Paid service predicted by Duplin fire officials
By Catharin Shepard
Published in News on March 21, 2010 1:50 AM
KENANSVILLE -- Volunteer fire departments are struggling with higher costs, stricter training requirements and other changes that are making it harder for them to protect lives and property.
Duplin County may have to consider moving to a paid firefighter system in the future, Rose Hill Fire Chief Clayton Herring Jr. told the Duplin County Board of Commissioners earlier this month.
"Everything's going up and we've told you in the past, and I'm telling you now, in the very near future you're going to have to have paid firemen. And that's coming," Herring said.
The departments are seeking support for a countywide quarter-cent sales tax. The proposed tax will be included on the May ballot, but commissioners were initially undecided on how to distribute the money among the county's fire stations.
After a show of support from county firefighters, the commissioners voted to distribute the money equally among the fire stations. Fire chiefs and assistant chiefs from nearly all the county's volunteer departments, including Faison, Wallace, Oak Wolf, Albertson, Calypso, Warsaw and others, appeared before the commissioners to support the measure.
However, even the additional money may not be enough to keep the departments functioning in the long term.
One reason behind the need for additional funding is the sheer number of calls volunteer departments must answer. Today's volunteers are not only putting out fires, they are also dealing with a variety of emergency situations that could directly impact the health and well-being of Duplin residents.
"Fire fighting nowadays is not just fire fighting. It never has really been just fire fighting, we do all kinds of stuff, and now with the other things going on, we do EMS, we do lift assist and driving for them, traffic control, which in some counties (the Department of Transportation) does that, we're doing it for them. Also tree removal, debris in the road, animal waste spills, we go and clean them up. And many other things, if they don't know who to call, they call the fire department," Herring said.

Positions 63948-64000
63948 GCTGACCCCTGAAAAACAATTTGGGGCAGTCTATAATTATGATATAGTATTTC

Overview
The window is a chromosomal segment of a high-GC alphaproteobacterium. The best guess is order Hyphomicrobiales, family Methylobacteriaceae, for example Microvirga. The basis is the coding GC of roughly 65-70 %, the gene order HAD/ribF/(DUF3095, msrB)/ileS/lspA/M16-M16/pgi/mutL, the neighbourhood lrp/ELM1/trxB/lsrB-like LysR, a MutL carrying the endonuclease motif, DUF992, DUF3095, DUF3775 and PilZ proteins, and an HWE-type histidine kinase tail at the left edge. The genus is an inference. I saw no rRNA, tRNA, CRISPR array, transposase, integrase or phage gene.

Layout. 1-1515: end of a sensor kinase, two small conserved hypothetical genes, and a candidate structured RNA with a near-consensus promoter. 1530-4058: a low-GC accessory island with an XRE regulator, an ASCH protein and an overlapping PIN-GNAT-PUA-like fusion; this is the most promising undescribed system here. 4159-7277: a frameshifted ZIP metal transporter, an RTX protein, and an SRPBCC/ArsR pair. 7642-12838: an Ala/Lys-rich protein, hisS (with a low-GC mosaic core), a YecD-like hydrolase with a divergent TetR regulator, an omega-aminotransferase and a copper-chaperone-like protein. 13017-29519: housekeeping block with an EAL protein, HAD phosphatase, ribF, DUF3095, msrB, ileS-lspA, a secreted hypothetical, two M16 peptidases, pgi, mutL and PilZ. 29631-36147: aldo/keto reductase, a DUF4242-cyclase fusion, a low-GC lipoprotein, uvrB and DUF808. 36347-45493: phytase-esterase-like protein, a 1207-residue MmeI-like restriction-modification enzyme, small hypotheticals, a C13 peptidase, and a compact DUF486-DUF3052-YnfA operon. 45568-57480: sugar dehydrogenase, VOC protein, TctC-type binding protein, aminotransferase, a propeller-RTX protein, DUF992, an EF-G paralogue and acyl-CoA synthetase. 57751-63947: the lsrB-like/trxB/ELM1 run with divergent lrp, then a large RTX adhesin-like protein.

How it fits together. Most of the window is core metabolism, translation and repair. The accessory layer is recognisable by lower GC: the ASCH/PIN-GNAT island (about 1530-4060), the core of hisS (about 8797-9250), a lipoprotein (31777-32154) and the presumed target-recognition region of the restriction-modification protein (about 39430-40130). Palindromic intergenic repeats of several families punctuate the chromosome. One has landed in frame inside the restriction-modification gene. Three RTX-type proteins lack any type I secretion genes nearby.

The sales tax increase would help cover ever-increasing expenses that bake sales, barbecue plate sales and other fundraisers simply cannot fund. The costs associated with equipping firefighters and maintaining the vehicles that get them to the scene of emergencies have nearly doubled in the last decade, Herring said.
"Why do we need the quarter-cent sales tax? Everything's getting expensive, the cost of operating a fire department, the insurance, just the insurance alone will run from $8,000 to probably $15,000 just on the men and on the trucks and buildings, and what have you. Maintenance costs are rising, truck and equipment replacement and maintenance that's high dollar, what you could buy 10 years ago for $174,000 is $300,000 or more," he said.
But even if voters choose to pass the sales tax increase this spring, paid firefighters may still be necessary in the future. Societal changes and additional regulations make it much more difficult for people to volunteer to fight fires, the chief said.